Consultation opens on new laws for connected devices

A consultation has been opened to gather views on how best to tackle the challenge of protecting internet connected devices in the home. Announcing the plans today, digital minister, Margot James said the government is focused on ensuring that products have security features built in from the design stage and not bolted on retrospectively.

“Many consumer products that are connected to the internet are often found to be insecure, putting consumers privacy and security at risk,” she said. “These new proposals will help to improve the safety of internet connected devices and is another milestone in our bid to be a global leader in online safety.

Options that the government will be consulting on include a mandatory new labelling scheme. The label would tell consumers how secure their smart TVs, toys and appliances are. For retailers, this means they will only be able to sell products with an Internet of Things (IoT) security label.

The consultation focuses on mandating the top three security requirements as defined by the current ‘Secure by Design’ code of practice. These include that:

• IoT device passwords must be unique and not resettable to any universal factory setting;
• manufacturers of IoT products provide a public point of contact as part of a vulnerability disclosure policy; and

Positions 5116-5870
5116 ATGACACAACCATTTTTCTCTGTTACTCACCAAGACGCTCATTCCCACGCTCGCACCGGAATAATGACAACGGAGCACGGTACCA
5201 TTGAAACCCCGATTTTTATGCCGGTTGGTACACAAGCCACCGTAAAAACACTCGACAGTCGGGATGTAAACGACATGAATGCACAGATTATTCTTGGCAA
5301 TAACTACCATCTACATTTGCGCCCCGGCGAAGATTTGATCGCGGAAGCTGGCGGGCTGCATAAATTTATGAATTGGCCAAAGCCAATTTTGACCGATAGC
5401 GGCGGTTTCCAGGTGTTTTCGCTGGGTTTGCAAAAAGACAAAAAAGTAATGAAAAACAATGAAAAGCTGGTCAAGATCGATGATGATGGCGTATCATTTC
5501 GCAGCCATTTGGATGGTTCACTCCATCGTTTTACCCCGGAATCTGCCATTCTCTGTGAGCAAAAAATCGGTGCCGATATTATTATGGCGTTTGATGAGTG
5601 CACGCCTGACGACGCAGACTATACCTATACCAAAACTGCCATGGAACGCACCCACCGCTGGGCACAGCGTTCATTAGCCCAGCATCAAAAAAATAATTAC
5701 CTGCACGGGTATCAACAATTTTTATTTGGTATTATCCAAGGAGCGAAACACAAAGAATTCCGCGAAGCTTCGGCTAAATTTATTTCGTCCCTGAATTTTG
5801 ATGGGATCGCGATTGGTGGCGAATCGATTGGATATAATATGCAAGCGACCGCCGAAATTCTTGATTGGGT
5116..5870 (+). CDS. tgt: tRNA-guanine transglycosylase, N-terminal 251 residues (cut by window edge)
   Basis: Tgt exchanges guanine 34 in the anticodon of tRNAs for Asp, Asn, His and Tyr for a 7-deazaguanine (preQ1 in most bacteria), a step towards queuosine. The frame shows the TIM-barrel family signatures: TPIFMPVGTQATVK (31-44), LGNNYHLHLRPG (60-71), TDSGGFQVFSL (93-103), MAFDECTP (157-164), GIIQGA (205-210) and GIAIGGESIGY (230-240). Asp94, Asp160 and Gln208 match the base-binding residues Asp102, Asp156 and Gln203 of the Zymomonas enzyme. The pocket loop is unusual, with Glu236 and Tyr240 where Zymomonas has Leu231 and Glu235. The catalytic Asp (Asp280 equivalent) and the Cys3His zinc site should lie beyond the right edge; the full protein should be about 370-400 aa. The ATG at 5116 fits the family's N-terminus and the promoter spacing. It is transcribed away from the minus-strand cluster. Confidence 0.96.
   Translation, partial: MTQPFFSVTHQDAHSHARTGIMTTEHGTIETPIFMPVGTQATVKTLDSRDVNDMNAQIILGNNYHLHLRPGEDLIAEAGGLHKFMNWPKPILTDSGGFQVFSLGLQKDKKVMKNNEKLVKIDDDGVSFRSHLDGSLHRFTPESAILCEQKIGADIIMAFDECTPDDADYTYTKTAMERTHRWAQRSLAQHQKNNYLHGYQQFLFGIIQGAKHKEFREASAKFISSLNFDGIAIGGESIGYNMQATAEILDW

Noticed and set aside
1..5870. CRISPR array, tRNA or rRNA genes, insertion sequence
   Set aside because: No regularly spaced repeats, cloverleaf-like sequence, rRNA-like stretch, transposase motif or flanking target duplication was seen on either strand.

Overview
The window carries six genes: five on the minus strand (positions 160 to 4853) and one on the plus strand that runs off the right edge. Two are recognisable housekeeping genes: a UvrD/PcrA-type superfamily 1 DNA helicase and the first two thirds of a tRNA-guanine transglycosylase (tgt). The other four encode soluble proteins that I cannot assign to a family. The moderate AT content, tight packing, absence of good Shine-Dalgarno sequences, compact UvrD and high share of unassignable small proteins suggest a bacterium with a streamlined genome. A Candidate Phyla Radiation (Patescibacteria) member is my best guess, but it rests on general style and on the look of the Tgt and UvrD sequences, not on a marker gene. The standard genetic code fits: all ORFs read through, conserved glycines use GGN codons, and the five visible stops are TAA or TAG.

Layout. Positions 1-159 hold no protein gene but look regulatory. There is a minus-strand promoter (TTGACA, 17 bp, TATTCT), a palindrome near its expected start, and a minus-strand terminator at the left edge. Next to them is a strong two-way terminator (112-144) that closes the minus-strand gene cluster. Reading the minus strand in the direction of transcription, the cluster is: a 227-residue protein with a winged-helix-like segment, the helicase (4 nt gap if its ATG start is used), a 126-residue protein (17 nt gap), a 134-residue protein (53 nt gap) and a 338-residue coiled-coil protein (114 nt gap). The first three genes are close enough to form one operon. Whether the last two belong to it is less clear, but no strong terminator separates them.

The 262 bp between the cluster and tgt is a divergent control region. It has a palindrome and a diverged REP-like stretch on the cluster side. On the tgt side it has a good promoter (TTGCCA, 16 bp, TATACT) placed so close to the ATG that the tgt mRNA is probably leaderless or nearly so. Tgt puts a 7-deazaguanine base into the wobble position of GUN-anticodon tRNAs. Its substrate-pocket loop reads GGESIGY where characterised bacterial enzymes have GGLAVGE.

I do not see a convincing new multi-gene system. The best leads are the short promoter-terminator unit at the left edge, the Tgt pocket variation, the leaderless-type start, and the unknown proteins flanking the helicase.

• manufacturers explicitly state the minimum length of time for which the device will receive security updates through an end of life policy.

Following the consultation, the security label will initially be launched as a voluntary scheme to help consumers identify products that have basic security features and those that don’t.

National Cyber Security Centre technical director, Dr Ian Levy says serious and unacceptable security problems continue to be discovered in consumer IoT devices, and the fact that they are not being addressed by manufacturers needs to change.
“This innovative labelling scheme is good news for consumers, empowering them to make informed decisions about the technology they are bringing into their homes.”

Companies including Philips, Panasonic, Samsung, Miele, Yale and Legrand have already confirmed their commitment to taking steps to ensure that effective security solutions are being implemented across IoT products on the market.

The consultation is open for five weeks. Industry stakeholders may share their views here:

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